Tee Pee: A Taste of Khan El Khalili in Maadi
Gaser El Safty
Though we continue to see international brands flood the Cairo shopping scene, local ventures are appearing at a similarly steady rate. Hidden away in one of Maadi’s smaller roads, Tee Pee is really easy to miss. You’d never guess how big the shop is from the small glass front you have to take a few steps down to get to; but then you open the door and are greeted with a subtle, warm ambience and an insane number of home accessories.
Everything you could possibly think of in a traditional Egyptian bazaar, and then some, is on offer. The shop is so packed with accessories, it could be a little disorienting, or it could be awesome – depending on how much of a shopaholic you are. The lighting is dim and relaxing, the products are plentifuland the browsing experience is great.
It’s not quite a bazaar, though; while it could be a great place to buy souvenirs or gifts for family or friends, it’s a much better place to turn a dull room into something much more interesting with a vision in mind.
When you first walk in you’ll find ornamental and jewellery boxes in different sizes, coasters with quirky Arabic quotes and all sorts of Pharaonic-inspired jewellery including necklaces, bracelets, earrings and more, all ranging between 10LE and 100LE.
There are all sorts of notebooks and pads, some leather-bound, others made with surprisingly soft recycled paper ranging around 110LE. Other miscellaneous items include small ornamental tablas, drums, maracas and shakers ranging from 60LE to 150LE.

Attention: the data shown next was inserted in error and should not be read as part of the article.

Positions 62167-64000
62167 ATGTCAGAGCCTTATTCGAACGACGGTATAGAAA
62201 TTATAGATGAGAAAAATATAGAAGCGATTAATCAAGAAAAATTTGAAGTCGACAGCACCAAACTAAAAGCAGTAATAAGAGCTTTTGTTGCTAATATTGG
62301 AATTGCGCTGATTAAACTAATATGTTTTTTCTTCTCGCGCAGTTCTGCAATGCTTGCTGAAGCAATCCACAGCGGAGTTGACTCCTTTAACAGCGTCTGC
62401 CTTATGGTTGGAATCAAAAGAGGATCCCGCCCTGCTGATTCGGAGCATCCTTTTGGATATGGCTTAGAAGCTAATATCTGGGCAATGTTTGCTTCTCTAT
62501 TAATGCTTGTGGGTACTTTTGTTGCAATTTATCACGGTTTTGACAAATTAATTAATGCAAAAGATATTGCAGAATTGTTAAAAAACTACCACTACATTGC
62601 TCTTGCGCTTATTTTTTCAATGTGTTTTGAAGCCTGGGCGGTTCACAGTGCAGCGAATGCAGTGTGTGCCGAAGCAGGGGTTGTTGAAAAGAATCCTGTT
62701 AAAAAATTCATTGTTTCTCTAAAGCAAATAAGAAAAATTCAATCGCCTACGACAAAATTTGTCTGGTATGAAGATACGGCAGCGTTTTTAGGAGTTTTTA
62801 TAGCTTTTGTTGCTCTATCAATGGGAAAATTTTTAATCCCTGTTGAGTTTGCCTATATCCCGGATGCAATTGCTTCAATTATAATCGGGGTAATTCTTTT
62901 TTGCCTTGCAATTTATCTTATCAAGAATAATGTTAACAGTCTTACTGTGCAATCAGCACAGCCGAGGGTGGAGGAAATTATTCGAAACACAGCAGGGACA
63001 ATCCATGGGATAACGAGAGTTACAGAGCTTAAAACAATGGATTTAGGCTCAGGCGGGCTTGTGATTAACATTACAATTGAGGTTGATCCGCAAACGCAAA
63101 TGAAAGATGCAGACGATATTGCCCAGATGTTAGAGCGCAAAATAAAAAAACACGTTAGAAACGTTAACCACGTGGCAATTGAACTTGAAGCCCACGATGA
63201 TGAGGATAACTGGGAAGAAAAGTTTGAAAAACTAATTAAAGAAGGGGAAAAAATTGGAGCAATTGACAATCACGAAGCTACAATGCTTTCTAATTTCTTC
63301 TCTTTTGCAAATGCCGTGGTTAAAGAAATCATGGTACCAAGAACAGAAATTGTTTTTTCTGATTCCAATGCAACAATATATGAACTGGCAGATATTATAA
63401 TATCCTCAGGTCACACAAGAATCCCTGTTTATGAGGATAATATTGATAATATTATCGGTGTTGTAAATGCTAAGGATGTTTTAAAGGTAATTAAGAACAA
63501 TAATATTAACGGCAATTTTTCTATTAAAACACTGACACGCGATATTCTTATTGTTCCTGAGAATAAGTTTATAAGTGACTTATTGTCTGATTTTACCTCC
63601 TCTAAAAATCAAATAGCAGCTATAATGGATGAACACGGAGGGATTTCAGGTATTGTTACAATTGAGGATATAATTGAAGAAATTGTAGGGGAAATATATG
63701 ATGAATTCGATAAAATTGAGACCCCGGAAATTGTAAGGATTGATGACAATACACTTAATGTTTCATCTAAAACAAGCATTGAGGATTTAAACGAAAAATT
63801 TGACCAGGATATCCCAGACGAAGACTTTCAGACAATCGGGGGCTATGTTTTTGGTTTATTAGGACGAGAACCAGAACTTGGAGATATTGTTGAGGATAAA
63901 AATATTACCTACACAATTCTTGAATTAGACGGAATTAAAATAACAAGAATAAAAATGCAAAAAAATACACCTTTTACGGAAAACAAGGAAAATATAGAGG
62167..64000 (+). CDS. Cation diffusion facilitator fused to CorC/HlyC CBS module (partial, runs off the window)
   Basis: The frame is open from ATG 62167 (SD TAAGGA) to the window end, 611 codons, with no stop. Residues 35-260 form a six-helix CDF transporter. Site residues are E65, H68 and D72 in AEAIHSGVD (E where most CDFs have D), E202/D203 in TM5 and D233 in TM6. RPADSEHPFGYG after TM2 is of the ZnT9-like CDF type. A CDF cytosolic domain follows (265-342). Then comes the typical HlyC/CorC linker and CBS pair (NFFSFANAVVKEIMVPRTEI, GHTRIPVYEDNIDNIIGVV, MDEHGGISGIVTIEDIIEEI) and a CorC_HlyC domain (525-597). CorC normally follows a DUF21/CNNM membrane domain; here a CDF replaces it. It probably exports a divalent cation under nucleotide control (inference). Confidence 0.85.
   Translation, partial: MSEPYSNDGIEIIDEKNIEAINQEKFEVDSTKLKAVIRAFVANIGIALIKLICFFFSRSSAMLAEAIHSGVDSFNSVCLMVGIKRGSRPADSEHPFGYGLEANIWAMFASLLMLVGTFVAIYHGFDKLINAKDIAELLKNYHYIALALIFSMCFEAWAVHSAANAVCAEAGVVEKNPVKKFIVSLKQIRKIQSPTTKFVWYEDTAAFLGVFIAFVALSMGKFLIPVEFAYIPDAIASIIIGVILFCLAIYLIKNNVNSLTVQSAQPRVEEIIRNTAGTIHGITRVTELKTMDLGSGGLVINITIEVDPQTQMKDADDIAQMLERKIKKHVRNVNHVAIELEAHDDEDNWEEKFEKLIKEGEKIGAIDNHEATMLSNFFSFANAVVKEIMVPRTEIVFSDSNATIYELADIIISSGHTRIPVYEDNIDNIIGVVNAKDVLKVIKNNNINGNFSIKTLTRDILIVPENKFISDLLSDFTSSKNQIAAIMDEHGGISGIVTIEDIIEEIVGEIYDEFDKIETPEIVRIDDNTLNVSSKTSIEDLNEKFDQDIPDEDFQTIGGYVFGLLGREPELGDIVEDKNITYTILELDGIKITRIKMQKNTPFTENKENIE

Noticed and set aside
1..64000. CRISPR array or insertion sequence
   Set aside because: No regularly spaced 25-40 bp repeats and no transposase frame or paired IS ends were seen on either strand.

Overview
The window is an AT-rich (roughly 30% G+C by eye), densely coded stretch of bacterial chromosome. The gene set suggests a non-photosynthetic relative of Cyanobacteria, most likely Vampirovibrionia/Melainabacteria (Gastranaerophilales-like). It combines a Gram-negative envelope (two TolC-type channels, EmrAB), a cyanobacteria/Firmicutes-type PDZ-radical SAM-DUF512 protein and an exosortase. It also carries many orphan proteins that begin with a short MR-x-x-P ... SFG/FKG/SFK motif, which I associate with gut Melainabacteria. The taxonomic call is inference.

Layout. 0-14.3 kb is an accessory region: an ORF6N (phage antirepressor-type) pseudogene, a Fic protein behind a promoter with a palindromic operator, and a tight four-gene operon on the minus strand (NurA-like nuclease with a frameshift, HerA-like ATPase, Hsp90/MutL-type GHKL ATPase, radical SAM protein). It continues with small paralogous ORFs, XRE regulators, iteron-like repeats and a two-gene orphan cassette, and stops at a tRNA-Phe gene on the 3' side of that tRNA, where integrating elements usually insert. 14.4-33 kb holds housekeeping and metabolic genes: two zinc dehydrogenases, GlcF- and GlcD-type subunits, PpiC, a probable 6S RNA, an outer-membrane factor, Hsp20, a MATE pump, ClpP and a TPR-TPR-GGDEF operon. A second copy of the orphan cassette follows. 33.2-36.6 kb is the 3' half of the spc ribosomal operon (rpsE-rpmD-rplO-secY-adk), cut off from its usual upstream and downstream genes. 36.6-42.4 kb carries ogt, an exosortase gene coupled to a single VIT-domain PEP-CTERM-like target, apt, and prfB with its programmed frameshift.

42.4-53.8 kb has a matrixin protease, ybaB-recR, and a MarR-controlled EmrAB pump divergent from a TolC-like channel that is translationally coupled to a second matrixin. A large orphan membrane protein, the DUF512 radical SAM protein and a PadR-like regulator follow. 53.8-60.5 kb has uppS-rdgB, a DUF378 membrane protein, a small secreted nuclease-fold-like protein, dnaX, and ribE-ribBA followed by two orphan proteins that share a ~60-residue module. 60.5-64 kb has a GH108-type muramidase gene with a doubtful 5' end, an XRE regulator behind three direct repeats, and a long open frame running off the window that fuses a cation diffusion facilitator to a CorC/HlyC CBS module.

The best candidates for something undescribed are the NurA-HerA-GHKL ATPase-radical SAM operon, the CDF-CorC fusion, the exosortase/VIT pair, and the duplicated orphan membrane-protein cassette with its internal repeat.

You can also find elements of pop art and kitsch in the form of canvas posters and smaller wall-mount photos ranging between 25LE and 200LE. If you walk a little further on, you’ll find different kinds of metal-work ceiling lamps, some intricately designed with stained glass hangings ranging from 150LE to 850LE.
Deeper into the shop, at the far end, there’s a smaller section with canvas bags in different patch designs, scarves and pashminas, in solid colours and others with intricate patterns.
Other items include glass jugs, compartment trays and plates, candle holders, individual beads for jewellery making fans,
It’s interesting to point out that possibly the best thing about Tee Pee is that the staff don’t follow you around or get in your way, as per the typical Egyptian shopping experience. Instead, they let you browse freely, as there’s a lot to see, but at the same time everything is conveniently labelled with a price tag so there’s no need for interruptions.
The one problem with Tee Pee, however, is when you compare it to the bazaars and stores of Khan El Khalili, you’ll find that the prices are a bit higher across all the products. If you’re a fan of the authentic journey to the bustling heart of the city, this place may not be for you, but if you’re willing to pay a little extra to save yourself the hassle of traffic and haggling, you should drop by.